So to sum it all up, lack of players, especially friendly play types, bad rules, worse codices, and lack of money, gives plenty of reasons for a change of pace. Note though that running two blogs, will also be time consuming and eventually lead to a different kind of burnout. you'd be better off hanging onto this one and changing the title. you can run two blogs in one so to speak, every time you do an X-wing or some other entry, title it as such, and when the inspiration hits you for 40K, title that entry as for example Scratchbuilt 40K: Exodite Dragon Riders or what have you (I chose Exodites as that is currently my next big project, after i finish up some eldar terrain pieces and buildings). my FLGS is doing a three way faction campaign setting. Quail does have a point though, to fill in some of the scratchbuilt stuff until you get something new, you could go over older material, and provide more in depth how to's. so do what you have to do, and remember the first rule of any game, "Have fun". if you don't have fun playing, it ain't worth playing.

    1. Hey Synn, thanks for responding :) I'll get to each of your points and explain where I agree or disagree and explain my reasoning as best as I can. I mean no disrespect in the points I give and hope I don't give that impression! So, on the my responses-

      A.) I'm not sure how competitive my group has been as we haven't had a game in ages. A local store (30 minutes away) tried to get 40k going but often the conflicting rules and unanswered FAQ's left people frustrated. No one wanted to search through the rulebook for 10 minutes for an answer which wasn't present, and I really couldn't blame them. Truth be told, there is no such thing as a take-all-comers list anymore, which is a real shame. Extreme big models, extreme fliers, extreme death stars, and extreme gun lines all lead to a rock-paper-scissors-lizard-spock environment which makes me wonder what the point of building is. That's on me, really, and I should find enjoyment just in the building, and I hope to someday.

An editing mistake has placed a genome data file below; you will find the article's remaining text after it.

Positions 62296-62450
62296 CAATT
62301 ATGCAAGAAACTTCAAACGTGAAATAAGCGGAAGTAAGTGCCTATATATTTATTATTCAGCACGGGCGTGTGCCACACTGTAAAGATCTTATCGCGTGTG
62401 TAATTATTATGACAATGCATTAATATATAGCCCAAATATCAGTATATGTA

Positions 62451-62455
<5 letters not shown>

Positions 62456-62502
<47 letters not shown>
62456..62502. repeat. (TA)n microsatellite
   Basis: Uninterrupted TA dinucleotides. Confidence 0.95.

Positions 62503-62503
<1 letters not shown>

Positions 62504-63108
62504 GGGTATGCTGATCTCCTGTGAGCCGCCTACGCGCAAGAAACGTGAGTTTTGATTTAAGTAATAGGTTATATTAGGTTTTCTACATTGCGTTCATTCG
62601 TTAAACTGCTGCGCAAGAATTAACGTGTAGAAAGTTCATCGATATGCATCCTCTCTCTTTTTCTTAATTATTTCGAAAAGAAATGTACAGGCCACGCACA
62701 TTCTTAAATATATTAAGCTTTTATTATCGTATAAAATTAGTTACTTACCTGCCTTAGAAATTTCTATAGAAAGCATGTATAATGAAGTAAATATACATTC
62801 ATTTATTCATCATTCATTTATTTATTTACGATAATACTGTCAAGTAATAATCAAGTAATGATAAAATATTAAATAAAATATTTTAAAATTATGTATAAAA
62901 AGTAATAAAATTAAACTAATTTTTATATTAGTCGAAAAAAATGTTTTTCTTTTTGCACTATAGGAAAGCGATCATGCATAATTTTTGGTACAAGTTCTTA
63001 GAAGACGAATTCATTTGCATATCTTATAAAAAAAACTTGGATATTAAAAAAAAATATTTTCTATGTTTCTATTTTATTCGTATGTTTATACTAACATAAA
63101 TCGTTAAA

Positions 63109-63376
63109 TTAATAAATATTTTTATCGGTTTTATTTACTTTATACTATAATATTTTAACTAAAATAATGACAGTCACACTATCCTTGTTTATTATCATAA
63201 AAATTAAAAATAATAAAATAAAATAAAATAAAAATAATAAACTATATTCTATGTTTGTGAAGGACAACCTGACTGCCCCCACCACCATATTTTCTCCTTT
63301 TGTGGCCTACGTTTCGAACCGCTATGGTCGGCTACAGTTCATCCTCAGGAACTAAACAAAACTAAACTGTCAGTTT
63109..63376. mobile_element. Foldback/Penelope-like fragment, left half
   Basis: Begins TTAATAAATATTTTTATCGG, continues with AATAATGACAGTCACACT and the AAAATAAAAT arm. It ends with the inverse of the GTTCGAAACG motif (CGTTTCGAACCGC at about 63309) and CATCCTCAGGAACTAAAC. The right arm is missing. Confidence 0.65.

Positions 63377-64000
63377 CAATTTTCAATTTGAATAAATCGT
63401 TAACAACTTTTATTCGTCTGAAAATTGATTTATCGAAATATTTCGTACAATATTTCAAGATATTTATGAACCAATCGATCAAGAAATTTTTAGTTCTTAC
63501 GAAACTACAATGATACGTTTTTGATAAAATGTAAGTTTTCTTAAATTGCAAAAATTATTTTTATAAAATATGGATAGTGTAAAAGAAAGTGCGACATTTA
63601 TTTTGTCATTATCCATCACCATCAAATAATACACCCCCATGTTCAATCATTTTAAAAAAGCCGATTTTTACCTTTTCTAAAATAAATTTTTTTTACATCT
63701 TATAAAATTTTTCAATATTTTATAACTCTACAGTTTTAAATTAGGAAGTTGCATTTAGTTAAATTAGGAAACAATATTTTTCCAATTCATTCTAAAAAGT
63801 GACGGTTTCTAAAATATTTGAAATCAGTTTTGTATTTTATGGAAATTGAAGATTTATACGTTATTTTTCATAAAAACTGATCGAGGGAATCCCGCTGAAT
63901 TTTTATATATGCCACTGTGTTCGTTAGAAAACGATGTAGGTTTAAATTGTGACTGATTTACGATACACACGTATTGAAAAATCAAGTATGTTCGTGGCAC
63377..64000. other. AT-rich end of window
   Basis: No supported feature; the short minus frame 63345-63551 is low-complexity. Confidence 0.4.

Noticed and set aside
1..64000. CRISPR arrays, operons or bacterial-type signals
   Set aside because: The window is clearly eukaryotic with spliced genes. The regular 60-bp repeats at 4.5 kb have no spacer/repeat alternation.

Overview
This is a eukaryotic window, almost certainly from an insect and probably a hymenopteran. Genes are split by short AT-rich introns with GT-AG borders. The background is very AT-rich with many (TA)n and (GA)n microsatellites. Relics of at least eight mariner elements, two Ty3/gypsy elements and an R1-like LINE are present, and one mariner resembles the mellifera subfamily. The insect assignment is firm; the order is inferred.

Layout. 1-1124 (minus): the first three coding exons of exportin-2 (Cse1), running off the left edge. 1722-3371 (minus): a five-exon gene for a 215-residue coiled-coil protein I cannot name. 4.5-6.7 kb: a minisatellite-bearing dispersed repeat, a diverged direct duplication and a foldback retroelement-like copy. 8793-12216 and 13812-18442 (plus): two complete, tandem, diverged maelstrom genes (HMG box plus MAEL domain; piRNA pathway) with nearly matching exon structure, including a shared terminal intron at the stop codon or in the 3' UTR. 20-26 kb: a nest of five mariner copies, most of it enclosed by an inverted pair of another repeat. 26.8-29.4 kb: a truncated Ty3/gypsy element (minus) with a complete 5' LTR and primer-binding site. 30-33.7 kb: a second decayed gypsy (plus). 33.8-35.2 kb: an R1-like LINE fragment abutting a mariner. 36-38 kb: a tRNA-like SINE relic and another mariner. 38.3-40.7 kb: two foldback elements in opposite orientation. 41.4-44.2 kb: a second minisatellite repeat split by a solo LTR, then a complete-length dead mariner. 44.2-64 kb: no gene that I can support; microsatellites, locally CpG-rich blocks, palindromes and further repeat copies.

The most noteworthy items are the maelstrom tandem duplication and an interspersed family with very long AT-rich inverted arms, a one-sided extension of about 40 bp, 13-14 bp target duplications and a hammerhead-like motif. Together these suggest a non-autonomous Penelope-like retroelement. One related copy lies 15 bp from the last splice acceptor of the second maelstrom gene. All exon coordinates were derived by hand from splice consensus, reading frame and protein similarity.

B.) I just don't buy that argument. If GW isn't a game company, they shouldn't sell rules. If it's up to us to regulate our games and add extra rules to them, why should I spend $125 on a rulebook and a codex? If they aren't a game company, why are there so many pages of rules in their books? If They are more interested in selling extra miniatures rather than build a community and convincing players to purchase through brand loyalty rather than a 4 year bait and switch tactic, why should I or anyone else support this hobby? The story is good, the minis are good, but they're not THAT good. That's where I am regarding GW. I don't think they respect the players, whether it be a competitive minded player or even the casual player. And if they don't care about their game, they should pay someone else to write the rules for it. Then they can devote all their time to being a modeling company and stop being a bad game company which hates their players for playing the game as it was written.

      C.) You're absolutely right about my enthusiasm and how doing the same thing over and over has sort of led to burnout. I'm sure I'll be inspired again, but I don't think it will be very soon. You're also right I've turned to other armies to help inspire myself and keep things fresh, even to the point of remaking and entire army from scratch.

      You're right that I should probably stick with this location and simply rename the blog, adding other content to it and then title anything which is specific to my 40k hobbying with the Scratchbuilt label.

      Thank you for your ideas and thoughts! I appreciate your guidance and point of view on my situation and I hope I can entice you back here whenever my addled brain returns to the 40k posts!

      With much respect,